by Judy Kautz, OSU Extension Master Gardener
Our first hard freeze is imminent, and now is the time to harvest your remaining produce before our lows dip down to really freezing temperatures. Even though we have had a light frost, you can still harvest your veggies to enjoy later this winter. Here’s how to store these vegetables so you can enjoy them into the winter.
Fall-planted carrots are some of the easiest vegetables to store; wash roots, trim the tops to ½ inch and place in perforated bags. These veggies can be stored in a refrigerator, cold garage or pit for 2-4 months. A box works well for storage; simply layer carrots in sand or soil and place in a cool garage. You may also overwinter your carrots in the ground if you cover them with a heavy layer of mulch. Winter or black radishes may be stored the same way as carrots. Other radishes should be washed and trimmed, top and bottom, and stored in plastic bags in the refrigerator; they will keep up to one month.
Carrots can be stored in a box with soil or sand so they can be used well after harvest.
Winter squash and pumpkins should be stored with part of the stem attached. These vegetables can be placed on shelves in a single layer so air can circulate around them; they will keep for several weeks. Of course, pumpkins are among our favorite decorations for Halloween and Thanksgiving, and they make great pies and soup as well.
Pumpkins should be stored with part of the stem still attached and will keep for several weeks.
Onions are another vegetable that keeps well long after harvest; you should remove tops and then place onions in shallow boxes or mesh bags. They really should be cured in a garage or barn for 3 to 4 weeks before using. Onions will keep for several months if they remain dry.
This was a banner year for green peppers! The recent rain we had in the fall coupled with our cold snap in mid October resulted in a bumper crop of green and jalapeno peppers. Your peppers can be stored in plastic bags at 40 degrees for at least 2-3 weeks. Peppers also freeze well; you can dice or slice them, blanch them in boiling water for four minutes, and freeze them in plastic bags. These frozen peppers work great in sauces, spaghetti, fajitas, etc. – anywhere you use cooked peppers. If you want to use them in salads, do not blanch; just dice them and place in plastic bags right in the freezer.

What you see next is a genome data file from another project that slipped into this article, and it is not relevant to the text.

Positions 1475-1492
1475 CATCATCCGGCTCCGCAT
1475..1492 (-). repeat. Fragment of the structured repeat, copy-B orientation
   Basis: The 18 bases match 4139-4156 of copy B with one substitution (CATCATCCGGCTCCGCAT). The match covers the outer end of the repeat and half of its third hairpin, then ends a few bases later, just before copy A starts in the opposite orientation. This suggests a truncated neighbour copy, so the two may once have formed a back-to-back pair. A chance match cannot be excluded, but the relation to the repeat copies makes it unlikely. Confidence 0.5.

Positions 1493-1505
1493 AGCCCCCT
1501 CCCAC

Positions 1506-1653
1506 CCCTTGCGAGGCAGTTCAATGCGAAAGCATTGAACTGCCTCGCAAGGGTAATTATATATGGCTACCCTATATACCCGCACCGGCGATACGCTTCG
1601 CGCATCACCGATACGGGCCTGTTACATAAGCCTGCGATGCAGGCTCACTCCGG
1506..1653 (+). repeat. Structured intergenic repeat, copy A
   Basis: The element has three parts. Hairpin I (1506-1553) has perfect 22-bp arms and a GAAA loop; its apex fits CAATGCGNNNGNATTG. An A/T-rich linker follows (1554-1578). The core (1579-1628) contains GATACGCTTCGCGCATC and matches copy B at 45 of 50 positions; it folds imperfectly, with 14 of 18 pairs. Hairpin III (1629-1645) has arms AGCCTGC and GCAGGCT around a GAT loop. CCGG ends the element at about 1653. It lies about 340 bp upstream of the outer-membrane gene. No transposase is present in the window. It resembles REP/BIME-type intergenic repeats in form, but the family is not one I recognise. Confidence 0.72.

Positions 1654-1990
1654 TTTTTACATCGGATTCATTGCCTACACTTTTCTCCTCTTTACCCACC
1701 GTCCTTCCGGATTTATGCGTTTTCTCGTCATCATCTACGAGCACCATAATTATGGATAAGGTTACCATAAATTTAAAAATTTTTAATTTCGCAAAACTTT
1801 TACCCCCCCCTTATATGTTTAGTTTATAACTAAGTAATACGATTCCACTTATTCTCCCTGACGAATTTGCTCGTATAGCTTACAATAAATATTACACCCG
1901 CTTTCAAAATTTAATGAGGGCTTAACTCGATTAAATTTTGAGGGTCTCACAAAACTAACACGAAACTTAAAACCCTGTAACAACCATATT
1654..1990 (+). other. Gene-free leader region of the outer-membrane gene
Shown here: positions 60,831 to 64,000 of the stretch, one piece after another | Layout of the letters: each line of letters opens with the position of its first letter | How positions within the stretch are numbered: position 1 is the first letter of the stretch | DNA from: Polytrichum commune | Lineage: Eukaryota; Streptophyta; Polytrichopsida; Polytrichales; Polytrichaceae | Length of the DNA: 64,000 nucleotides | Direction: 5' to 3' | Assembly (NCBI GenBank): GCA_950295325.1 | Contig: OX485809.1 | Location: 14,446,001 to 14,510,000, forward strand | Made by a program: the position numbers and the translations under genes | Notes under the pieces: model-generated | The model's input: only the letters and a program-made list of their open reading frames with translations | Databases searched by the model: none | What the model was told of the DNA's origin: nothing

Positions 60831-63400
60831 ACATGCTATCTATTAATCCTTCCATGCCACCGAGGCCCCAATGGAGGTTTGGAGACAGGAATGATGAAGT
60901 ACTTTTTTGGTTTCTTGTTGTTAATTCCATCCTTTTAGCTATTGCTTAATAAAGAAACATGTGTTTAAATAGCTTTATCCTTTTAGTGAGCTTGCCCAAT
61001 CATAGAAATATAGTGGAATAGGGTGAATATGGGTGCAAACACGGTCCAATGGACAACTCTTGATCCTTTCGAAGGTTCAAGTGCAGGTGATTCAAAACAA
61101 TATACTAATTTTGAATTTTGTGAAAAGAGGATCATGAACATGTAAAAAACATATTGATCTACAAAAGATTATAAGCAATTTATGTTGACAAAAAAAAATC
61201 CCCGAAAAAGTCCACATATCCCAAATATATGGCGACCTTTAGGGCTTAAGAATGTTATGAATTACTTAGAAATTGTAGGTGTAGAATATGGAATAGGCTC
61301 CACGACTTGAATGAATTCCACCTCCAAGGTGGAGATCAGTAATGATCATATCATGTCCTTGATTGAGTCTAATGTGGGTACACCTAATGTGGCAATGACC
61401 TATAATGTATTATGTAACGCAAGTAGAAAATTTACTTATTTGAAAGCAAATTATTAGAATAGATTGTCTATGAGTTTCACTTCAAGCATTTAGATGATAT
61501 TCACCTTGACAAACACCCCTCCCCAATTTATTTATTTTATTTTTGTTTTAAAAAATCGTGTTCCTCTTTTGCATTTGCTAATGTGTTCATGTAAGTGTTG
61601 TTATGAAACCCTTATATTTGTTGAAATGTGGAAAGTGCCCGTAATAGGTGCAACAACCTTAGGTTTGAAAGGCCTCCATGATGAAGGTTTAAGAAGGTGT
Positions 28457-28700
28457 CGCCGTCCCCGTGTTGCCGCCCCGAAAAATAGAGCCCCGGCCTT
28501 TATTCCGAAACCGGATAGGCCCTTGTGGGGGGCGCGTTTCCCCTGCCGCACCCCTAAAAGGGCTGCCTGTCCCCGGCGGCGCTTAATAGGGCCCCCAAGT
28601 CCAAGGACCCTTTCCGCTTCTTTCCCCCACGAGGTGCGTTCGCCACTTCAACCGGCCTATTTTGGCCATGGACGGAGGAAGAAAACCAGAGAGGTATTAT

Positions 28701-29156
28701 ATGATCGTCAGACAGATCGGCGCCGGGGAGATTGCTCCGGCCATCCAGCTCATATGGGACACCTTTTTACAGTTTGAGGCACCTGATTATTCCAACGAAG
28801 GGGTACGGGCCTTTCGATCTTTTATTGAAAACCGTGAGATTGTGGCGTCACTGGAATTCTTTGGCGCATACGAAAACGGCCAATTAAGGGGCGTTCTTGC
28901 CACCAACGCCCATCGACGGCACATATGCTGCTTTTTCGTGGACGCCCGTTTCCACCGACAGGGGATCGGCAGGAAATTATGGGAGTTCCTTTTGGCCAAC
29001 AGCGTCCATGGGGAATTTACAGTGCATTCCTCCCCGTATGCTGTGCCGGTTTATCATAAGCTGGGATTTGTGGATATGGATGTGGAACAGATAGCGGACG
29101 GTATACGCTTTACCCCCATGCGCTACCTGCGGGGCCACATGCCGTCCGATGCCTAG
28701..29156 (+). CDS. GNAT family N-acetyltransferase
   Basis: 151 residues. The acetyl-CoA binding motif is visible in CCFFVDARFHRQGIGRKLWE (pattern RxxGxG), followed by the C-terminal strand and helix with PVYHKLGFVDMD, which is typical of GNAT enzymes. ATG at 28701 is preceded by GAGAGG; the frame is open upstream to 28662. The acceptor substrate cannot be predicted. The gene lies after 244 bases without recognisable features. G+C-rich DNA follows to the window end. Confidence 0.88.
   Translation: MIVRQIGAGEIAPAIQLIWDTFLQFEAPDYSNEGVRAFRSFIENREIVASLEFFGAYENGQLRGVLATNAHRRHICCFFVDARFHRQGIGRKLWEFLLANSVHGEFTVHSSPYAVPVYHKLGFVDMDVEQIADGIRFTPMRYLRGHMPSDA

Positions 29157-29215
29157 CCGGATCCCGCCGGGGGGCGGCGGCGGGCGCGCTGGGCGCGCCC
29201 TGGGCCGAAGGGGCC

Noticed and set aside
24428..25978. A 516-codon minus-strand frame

If you have green peppers that are medium to large sizes, stuffed peppers are a perfect way to prepare a delicious meal for your family and use those extra peppers. Here is my husband Ron’s favorite stuffed pepper recipe: brown 1 ½ pounds of ground beef with 1 cup chopped onion. Add 1 can whole kernel corn, ½ cup instant brown rice, 1 tablespoon Worcestershire sauce, 1 can garlic and onion flavored diced tomatoes and ½ teaspoon salt. Stir and simmer for 15 minutes. In the meantime, cut the tops off 6 – 8 green peppers and remove seeds and excess membrane. Sprinkle inside of peppers with garlic salt and place upright in baking pan. Stir 1 cup shredded cheese into meat mixture and spoon into peppers. Bake at 350 degrees for 1 hour. Serve with Texas toast or garlic bread for a yummy and satisfying meal. If you have many, many peppers, you can also freeze your stuffed peppers; when ready to serve, thaw, cut each pepper in half and cook in microwave for 3 minutes. They may be a bit juicy, but extra juice can easily be absorbed by a paper towel. They are a great quick meal for busy evenings.
With proper storage, you can enjoy your vegetable harvest for many weeks to come!
Stuffed peppers are a great way to use green peppers harvested before our recent frost.
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